In new research, David Audretsch, Christian Fisch, Chiara Franzoni, Paul P. Momtaz, and Silvio Vismara find that the decline of academic freedom over the last decade has had a deleterious impact on innovation, as measured by the quantity and quality of new patents.
According to Michael Polyani, academic freedom is characterized by “the right to choose one’s own problem for investigation, to conduct research free from any outside control, and to teach one’s subject in the light of one’s own opinions.” Over the last century, liberal democracies have championed academic freedom to unleash the full creative potential of science. For example, in 1946, Oppenheimer, quoting Fermi, declared that “an intensive freedom of the individual scientific worker […] is the only way to insure that no important line of attack is neglected,” adding that “a too-strict organization is liable to stifle the imagination.” Yet, global academic freedom declined in the last decade after many years of steady improvement.
Although this decline is concerning for multiple reasons, in our recent study, we focus on the tangible costs that it may impose on technological change and inquire if diminished academic freedom hinders the inventiveness of those countries burdened by a deterioration in academic freedom.
Freedom, more generally, has been recognized as a source of growth since the beginning of modern economic thought. Free-market societies develop faster because freedom spurs innovation. Institutions that allow for free cooperation and competition promote knowledge production and exploitation. Independence from authority and hierarchy fosters an atmosphere of information exchange and tolerance to failures that spurs idea circulation, experimentation, diversity, and creativity, all ultimately inducing innovation. Academic freedom is similarly embedded in the norms of science, along with other cornerstones of science, such as disinterestedness, open disclosure, and freedom of critique. These norms are key to promoting the kind of unconditional exploration that fuels science and would not be possible in the private sector, because highly uncertain economic returns and limited appropriability discourage profit-oriented researchers.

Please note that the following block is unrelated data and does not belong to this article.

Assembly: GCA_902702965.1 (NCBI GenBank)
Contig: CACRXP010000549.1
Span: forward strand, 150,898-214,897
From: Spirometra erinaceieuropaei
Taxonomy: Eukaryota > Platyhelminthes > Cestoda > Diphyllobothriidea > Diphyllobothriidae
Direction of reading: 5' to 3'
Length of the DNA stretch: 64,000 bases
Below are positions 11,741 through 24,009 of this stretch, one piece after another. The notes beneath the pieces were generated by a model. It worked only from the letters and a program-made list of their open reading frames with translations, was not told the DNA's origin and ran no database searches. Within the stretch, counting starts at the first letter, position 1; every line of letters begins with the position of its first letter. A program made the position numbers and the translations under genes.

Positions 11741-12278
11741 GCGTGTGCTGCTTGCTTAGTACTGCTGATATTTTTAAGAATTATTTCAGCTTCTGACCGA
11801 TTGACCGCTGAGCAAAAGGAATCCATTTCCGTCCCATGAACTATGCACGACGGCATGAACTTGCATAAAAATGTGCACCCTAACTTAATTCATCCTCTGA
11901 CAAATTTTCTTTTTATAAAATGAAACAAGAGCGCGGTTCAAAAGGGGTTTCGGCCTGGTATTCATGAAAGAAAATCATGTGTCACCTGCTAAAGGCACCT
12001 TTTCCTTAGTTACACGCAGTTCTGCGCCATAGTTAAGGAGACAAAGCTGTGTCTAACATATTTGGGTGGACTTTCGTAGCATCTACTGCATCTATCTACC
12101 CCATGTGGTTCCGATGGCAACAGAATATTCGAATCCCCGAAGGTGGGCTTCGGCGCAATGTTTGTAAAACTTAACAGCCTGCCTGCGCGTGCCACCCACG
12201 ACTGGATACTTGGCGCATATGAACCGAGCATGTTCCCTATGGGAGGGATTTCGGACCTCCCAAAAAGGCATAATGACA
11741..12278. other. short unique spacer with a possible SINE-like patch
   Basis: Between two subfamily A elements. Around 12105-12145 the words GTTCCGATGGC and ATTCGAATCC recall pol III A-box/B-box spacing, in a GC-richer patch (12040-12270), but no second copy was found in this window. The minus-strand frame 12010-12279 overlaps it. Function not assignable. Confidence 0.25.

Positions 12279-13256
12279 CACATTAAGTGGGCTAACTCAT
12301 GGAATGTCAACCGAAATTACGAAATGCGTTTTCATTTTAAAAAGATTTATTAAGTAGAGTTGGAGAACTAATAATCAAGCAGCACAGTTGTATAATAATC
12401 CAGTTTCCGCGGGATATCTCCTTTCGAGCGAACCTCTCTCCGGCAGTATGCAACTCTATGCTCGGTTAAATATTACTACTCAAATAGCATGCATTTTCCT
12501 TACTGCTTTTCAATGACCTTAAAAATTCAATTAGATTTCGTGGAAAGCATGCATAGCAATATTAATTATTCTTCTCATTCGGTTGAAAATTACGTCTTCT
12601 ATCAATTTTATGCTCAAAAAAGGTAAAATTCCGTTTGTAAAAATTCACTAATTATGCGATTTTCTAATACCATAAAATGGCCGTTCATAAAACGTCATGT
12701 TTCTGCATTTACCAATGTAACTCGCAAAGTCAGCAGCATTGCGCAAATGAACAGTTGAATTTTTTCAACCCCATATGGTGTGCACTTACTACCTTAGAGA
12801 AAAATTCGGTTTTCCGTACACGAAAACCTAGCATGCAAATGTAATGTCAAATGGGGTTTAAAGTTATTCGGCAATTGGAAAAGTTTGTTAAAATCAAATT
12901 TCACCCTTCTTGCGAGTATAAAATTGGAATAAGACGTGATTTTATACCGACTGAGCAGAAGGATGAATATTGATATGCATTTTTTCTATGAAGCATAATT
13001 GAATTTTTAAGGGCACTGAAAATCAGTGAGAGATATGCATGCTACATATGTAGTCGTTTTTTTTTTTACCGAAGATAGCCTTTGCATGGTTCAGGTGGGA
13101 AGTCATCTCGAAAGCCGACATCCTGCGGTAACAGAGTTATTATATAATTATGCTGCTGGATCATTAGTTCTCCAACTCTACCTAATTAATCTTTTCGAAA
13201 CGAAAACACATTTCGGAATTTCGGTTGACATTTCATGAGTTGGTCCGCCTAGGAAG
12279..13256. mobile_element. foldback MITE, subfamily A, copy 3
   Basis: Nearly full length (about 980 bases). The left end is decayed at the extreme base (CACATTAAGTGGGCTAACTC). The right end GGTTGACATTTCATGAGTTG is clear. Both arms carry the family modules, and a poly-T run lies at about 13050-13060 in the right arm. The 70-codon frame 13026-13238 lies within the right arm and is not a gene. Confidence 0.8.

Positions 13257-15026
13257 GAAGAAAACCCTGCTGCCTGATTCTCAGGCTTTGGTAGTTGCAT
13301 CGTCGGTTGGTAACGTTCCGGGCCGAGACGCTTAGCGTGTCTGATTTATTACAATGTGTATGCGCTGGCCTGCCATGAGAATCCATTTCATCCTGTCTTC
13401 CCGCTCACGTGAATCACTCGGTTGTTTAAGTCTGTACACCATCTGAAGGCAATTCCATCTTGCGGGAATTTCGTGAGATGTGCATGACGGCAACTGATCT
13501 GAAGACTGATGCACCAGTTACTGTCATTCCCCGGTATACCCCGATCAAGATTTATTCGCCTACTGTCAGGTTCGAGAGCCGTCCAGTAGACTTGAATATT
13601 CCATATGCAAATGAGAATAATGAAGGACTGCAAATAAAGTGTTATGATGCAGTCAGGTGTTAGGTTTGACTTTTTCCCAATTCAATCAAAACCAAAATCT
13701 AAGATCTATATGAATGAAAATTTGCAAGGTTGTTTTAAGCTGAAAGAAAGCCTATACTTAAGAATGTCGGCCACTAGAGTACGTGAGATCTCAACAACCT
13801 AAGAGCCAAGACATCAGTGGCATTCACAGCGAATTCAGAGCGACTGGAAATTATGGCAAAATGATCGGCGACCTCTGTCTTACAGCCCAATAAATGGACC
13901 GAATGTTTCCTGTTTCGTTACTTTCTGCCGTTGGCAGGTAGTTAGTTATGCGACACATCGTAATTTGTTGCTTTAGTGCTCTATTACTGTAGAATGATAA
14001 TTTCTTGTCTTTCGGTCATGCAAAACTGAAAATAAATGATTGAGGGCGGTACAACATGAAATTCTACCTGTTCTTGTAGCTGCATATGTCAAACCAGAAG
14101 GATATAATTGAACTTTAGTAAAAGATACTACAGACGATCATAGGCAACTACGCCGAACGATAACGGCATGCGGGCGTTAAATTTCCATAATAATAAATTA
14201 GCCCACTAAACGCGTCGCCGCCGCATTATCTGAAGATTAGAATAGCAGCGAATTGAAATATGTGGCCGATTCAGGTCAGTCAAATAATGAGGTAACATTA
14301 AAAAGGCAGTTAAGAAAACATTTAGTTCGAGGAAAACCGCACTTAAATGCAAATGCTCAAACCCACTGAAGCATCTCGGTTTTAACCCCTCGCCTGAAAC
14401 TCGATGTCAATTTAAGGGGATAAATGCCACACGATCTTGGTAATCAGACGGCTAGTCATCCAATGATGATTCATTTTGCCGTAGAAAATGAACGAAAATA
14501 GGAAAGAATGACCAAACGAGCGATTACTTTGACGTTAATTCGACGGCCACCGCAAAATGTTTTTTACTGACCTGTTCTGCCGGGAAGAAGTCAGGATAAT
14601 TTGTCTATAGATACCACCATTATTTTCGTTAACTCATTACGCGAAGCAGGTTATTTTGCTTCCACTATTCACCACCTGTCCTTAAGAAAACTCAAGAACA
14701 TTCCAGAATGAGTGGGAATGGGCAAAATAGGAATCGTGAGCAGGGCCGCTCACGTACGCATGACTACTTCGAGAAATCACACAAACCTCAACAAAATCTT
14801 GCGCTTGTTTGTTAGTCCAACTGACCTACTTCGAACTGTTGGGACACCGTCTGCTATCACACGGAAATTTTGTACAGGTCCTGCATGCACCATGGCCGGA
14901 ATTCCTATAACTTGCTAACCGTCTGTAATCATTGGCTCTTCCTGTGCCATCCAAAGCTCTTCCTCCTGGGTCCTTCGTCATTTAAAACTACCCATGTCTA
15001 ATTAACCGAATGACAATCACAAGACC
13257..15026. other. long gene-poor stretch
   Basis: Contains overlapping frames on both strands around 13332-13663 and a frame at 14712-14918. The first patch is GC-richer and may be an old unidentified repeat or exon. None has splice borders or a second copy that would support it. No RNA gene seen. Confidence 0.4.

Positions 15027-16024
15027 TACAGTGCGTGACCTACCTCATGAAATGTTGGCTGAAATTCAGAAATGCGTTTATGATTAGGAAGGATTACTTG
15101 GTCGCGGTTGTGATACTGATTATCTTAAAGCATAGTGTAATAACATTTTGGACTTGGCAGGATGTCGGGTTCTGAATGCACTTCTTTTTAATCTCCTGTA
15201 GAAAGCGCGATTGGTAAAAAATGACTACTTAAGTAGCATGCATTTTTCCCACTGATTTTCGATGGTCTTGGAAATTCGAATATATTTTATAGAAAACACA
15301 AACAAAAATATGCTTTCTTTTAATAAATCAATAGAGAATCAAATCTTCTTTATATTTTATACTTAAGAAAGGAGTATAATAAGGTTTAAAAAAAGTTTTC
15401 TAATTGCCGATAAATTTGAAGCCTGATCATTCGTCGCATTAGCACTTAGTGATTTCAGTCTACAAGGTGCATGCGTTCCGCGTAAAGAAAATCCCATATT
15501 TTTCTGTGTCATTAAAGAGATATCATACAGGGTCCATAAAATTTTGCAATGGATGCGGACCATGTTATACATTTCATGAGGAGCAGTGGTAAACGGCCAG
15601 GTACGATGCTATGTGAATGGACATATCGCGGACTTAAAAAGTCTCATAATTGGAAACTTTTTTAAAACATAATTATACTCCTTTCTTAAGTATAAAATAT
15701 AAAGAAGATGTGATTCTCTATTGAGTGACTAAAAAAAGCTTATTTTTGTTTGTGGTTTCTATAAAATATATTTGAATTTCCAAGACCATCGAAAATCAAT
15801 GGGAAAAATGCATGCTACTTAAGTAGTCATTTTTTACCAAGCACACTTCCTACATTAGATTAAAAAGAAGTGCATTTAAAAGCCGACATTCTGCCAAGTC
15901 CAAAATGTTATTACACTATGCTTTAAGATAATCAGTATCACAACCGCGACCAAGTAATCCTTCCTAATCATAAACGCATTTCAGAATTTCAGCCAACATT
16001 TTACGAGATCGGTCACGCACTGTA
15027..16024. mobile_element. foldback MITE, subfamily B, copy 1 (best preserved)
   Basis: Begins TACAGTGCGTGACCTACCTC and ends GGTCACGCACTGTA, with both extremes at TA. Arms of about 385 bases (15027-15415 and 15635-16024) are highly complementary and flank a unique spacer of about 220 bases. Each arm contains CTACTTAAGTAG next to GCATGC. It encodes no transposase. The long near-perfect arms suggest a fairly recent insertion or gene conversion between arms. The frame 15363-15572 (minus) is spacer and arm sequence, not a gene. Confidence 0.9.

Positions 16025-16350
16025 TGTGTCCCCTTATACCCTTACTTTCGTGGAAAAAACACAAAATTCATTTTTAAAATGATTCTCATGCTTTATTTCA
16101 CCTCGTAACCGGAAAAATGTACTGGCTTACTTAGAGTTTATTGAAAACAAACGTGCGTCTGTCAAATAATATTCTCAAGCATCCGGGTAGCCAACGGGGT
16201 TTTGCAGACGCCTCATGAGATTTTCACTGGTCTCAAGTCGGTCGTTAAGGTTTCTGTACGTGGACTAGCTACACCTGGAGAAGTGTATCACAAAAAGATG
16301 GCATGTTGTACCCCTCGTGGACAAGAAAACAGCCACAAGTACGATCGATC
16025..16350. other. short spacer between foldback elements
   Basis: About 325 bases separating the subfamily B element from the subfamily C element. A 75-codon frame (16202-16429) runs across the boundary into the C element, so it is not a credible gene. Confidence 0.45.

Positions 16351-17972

Academic freedom is waning
To gain insight into the decline of academic freedom, we use the 2022 release of the Academic Freedom Dataset from the V-Dem Institute of the University of Gothenburg, the primary and most credentialled international source providing an explicit measurement of the concept of academic freedom. The Academic Freedom Index (AFI) is a country/year metric of academic freedom provided in the 0–1 range, for 175 countries over more than 120 years. The AFI is obtained by aggregating the independent opinions of more than 2,000 country experts, who are usually academics based in the countries. The experts are asked to consider de facto states of five key indicators: freedom to research and teach, freedom of academic exchange and dissemination, institutional autonomy of universities, campus integrity (intended as freedom from surveillance and harassment in campuses and digital learning platforms), and freedom of academic and cultural expression. The independent expert opinions are calibrated and aggregated by point estimates drawn from a Bayesian factor analysis aimed at minimizing potential biases due to multiple-raters and issues of consistency across countries and years.